The Bible Was Made For Humans

The Bible Was Made For Humans May 25, 2018

Chris Glaser recently wrote, “as Jesus said of the Sabbath and the fundamentalism of his day, the Bible was made for humankind, not humankind for the Bible.” That comparison seems quite apt to me. Fundamentalists think that pointing to the Bible as though it were God or at least the Word of God incarnate inlibrate, it will make things better. But biblical inerrantism is a burden, because the Bible itself resists this straightjacket and pushes against it, to say nothing of other sources of information that do likewise. In much the same way that sabbath observance can be turned into a restrictive burden rather than a restorative and refreshing rest, the same can be done with the Bible.

The Bible was made for humans, and not humans for the Bible. 

And of course, one reason for that is that the Bible – and individual things in it like the sabbath – were likewise made by humans. That is not to say that the effort for social justice and healthy balance embodied in the sabbath cannot also be a pointer to the divine, a sacrament of the transcendent. But failing to recognize the humanness or the intended humaneness of the sabbath, or the Bible, turns them into something that undermines the very things (such as justice, freedom, and rest) that they are supposed to help bring about in human lives.

As I wrote in another post of mine, about inerrancy:

In addition to Biblical inerrantists ignoring the most obvious and reasonable explanation of what is in the Bible, they are actually ignoring the most Biblical explanation. The contradictions, discrepancies, and difficulties are there within the Bible, because human beings have put these texts with their differences into the collection we call the Bible. The only way to claim that the collection is inerrant is to allow one’s doctrine about the Bible, brought into the picture from outside the Bible, to tell the Bible that it isn’t allowed to say two different things, but can only mean one of them, or something complex that combines the two.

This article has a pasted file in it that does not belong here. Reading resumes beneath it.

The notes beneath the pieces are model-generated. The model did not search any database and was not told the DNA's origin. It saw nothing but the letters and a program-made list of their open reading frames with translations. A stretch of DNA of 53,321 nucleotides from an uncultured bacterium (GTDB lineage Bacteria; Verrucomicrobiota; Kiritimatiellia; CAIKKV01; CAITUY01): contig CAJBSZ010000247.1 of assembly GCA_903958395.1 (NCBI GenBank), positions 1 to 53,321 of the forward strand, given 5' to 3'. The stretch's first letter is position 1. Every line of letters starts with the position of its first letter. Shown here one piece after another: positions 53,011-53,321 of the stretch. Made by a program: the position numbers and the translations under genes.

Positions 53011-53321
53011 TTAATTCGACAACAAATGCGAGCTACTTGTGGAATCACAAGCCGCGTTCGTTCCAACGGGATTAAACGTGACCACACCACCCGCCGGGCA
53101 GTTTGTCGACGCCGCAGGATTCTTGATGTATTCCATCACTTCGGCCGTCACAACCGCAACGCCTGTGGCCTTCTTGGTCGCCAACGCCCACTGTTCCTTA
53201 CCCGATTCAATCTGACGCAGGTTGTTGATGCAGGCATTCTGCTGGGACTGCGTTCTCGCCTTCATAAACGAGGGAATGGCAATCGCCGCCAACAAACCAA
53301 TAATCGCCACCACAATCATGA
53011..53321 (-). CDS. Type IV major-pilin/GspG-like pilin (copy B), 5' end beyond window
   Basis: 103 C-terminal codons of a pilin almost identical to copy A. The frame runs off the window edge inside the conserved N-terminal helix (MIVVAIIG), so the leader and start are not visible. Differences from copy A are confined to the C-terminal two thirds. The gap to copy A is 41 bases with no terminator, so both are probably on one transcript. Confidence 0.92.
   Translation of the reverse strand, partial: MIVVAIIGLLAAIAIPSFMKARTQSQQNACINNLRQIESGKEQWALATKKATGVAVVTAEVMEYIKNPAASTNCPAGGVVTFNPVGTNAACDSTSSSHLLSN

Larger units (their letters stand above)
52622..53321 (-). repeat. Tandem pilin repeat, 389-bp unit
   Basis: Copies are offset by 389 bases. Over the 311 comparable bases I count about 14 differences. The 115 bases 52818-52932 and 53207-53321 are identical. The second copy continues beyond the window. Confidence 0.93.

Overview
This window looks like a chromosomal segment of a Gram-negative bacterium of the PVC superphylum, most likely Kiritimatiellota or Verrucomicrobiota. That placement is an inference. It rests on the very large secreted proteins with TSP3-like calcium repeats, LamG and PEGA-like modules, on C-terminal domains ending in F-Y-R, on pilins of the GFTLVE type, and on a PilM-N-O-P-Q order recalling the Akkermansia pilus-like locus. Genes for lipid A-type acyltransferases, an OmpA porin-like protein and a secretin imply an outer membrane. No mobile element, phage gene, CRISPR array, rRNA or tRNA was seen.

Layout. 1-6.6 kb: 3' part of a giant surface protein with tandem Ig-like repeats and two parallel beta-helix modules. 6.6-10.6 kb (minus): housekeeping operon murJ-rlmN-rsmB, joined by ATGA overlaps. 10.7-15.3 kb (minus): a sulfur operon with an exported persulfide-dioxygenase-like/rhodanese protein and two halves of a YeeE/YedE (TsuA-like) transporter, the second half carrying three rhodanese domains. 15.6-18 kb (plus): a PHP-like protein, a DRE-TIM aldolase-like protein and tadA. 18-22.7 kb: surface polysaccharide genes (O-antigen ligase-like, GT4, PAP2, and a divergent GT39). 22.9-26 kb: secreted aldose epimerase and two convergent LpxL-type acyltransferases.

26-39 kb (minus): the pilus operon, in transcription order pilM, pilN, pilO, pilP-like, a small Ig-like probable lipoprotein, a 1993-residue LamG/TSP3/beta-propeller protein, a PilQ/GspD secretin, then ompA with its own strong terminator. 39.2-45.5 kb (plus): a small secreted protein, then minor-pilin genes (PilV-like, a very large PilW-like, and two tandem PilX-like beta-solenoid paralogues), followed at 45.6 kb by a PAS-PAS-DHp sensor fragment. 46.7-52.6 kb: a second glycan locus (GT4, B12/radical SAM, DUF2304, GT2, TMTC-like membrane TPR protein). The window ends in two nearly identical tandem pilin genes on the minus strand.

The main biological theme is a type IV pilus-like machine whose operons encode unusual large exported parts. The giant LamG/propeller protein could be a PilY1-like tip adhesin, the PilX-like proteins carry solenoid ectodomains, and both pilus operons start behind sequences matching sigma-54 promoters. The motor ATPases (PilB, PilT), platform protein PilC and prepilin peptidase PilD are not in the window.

Inerrancy is all about paying lip-service to the Bible, while actually working hard against it, in order to prevent what it actually says from undermining one’s extrabiblical doctrine about what the Bible is.

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  • The Mouse Avenger

    I do agree with the overall sentiment of your post, & I thank you for sharing it with us. 🙂

    To be absolutely fair, though, I thought I ought to let it be known that some of the supposed contradictions & discrepancies in the Bible can be easily explained or cleared up (IMO, at least):
    http://www.comereason.org/bible-contradictions-explained.asp
    https://answersingenesis.org/contradictions-in-the-bible/isnt-the-bible-full-of-contradictions/
    https://zondervanacademic.com/blog/bible-contradictions-explained/
    http://www.debate.org.uk/debate-topics/apologetic/contrads/
    https://christiananswers.net/q-comfort/contradictions-bible.html
    http://defendinginerrancy.com/bible-difficulties/
    http://www.biblicalcatholic.com/apologetics/bible.htm
    https://www.biblegateway.com/blog/2013/09/how-do-you-explain-discrepancies-in-the-bible-insight-from-r-c-sproul/
    https://www.apologeticspress.org/articles/20
    http://www.biblecenter.de/bibel/contradictions.php
    http://www.genesispark.com/essays/contradictions/answered/
    https://redeeminggod.com/6-ways-explain-bible-contradictions/
    https://warrenapologetics.org/articles-the-bible/2017/2/27/answering-alleged-contradictions-in-the-bible
    http://gluefox.com/min/contrad.htm
    http://atheismexposed.tripod.com/bible_contradictions.htm